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Hearts and Minds: How Do People Change?

February 19, 2018

The February 17, 2018 issue of Other Voices, the Connexions newsletter, asks what leads people to change, and what makes them act to try to change the world.

If we want to change the world, we need other people – millions, eventually hundreds of millions of others – to agree that the world needs changing and to join us in changing it.

It’s a daunting prospect. How can we reach and persuade those who may have voted for the likes of Donald Trump and those like him in other countries, or who are not interested in engaging in ‘politics’ at all?

Many on the left practise their own version of political disengagement. With the best of intentions but questionable priorities, they reach out to the already converted to organize actions which bring together the same small groups of people to proclaim their principled dissent from the status quo. What is all too commonly missing is any attempt to reach out to the vast majority of the population, those who won’t come to, or ever even hear about, the protests of the left.

How can we reach the millions we need to reach and engage if fundamental change is to happen? How can we accomplish the essential task of persuading a majority of the population that a fundamental social and economic transformation is necessary?

Even more importantly, what will it take for people to come together and act collectively to bring about that transformation? What can we do to help make this happen?

This newsletter presents a number of approaches to answering this crucial question. At heart, though, they share the same fundamental wisdom: you do it by talking to people. One-on-one, or in small groups. And talking to people, having conversations, means listening and asking questions. A good organizing conversation, says Jane McAlevey, is 70 per cent listening and 30 percent talking. The key to canvassing people door-to-door, says Momentum, is asking people what they are concerned about, and listening to their answers.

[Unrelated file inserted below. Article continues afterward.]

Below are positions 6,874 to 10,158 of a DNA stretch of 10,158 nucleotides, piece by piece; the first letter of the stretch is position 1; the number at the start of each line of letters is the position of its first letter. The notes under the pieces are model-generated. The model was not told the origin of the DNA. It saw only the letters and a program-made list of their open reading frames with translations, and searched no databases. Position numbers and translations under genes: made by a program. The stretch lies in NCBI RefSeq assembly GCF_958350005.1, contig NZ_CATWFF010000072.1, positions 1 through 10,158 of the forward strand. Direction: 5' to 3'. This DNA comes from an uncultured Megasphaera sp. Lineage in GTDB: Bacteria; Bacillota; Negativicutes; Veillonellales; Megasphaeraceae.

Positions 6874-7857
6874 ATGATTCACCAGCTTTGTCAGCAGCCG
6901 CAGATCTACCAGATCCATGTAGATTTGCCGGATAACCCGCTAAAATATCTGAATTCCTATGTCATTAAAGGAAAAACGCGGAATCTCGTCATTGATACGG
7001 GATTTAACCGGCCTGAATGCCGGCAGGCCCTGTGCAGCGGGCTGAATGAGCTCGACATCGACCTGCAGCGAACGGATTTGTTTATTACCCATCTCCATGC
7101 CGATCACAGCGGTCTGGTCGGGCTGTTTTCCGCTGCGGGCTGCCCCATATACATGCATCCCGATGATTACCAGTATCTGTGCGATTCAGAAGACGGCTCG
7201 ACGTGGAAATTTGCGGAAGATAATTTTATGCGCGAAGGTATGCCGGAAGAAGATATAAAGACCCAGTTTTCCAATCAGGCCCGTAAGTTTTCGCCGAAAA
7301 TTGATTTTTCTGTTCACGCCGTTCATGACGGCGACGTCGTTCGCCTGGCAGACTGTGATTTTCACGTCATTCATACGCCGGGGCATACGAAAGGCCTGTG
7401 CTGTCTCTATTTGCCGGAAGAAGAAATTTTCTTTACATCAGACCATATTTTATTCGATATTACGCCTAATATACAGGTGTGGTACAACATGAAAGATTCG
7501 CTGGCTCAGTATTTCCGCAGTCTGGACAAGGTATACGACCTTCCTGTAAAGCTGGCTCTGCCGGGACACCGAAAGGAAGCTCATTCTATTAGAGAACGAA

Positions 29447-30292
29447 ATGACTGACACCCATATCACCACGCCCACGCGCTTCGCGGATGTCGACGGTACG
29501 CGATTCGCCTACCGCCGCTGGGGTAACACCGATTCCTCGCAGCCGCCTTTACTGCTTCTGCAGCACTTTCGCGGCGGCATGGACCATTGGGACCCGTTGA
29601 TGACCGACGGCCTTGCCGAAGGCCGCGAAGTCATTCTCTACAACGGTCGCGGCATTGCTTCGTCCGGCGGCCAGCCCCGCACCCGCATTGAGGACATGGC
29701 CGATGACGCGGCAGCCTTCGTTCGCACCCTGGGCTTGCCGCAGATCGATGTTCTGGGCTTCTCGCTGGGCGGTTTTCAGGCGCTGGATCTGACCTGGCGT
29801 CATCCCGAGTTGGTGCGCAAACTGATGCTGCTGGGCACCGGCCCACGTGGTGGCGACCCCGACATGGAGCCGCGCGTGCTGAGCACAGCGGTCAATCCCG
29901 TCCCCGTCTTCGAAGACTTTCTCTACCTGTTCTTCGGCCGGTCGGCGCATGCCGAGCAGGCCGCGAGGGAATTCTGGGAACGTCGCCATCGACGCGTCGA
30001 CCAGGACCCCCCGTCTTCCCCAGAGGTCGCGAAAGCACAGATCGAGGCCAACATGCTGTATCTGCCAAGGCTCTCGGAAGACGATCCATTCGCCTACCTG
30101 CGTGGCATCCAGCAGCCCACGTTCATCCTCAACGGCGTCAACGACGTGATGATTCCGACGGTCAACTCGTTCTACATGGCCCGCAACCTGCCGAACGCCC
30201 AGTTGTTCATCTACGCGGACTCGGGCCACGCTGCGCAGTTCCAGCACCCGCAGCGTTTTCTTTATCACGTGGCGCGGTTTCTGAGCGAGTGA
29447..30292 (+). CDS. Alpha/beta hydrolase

There is another crucial element to this approach: it means talking to strangers. People you don’t know, people who aren’t political. On their doorsteps, on the street-corner, in front of public buildings.

While every conversation we have can potentially have an impact, to be effective in bringing about social change, such conversations need to be part of a strategy for organizing. Groups working for change need to prioritize organizing that reaches out to people, ordinary people, where they work, live, shop, and play.

Finally, we need to understand that having conversations and listening to people is not a mere tactic, a technique to get them to listen to what we have to say. Listening to people means hearing what they say, and learning from it. We don’t have all the answers. We have much to learn, and we have to be open to learning. It is not only other people, but we too, who need to change if the world is to change.

Other Voices is available by email, or you can see it online at

Past issues are available at

For more information contact:
Ulli Diemer
Phone: -

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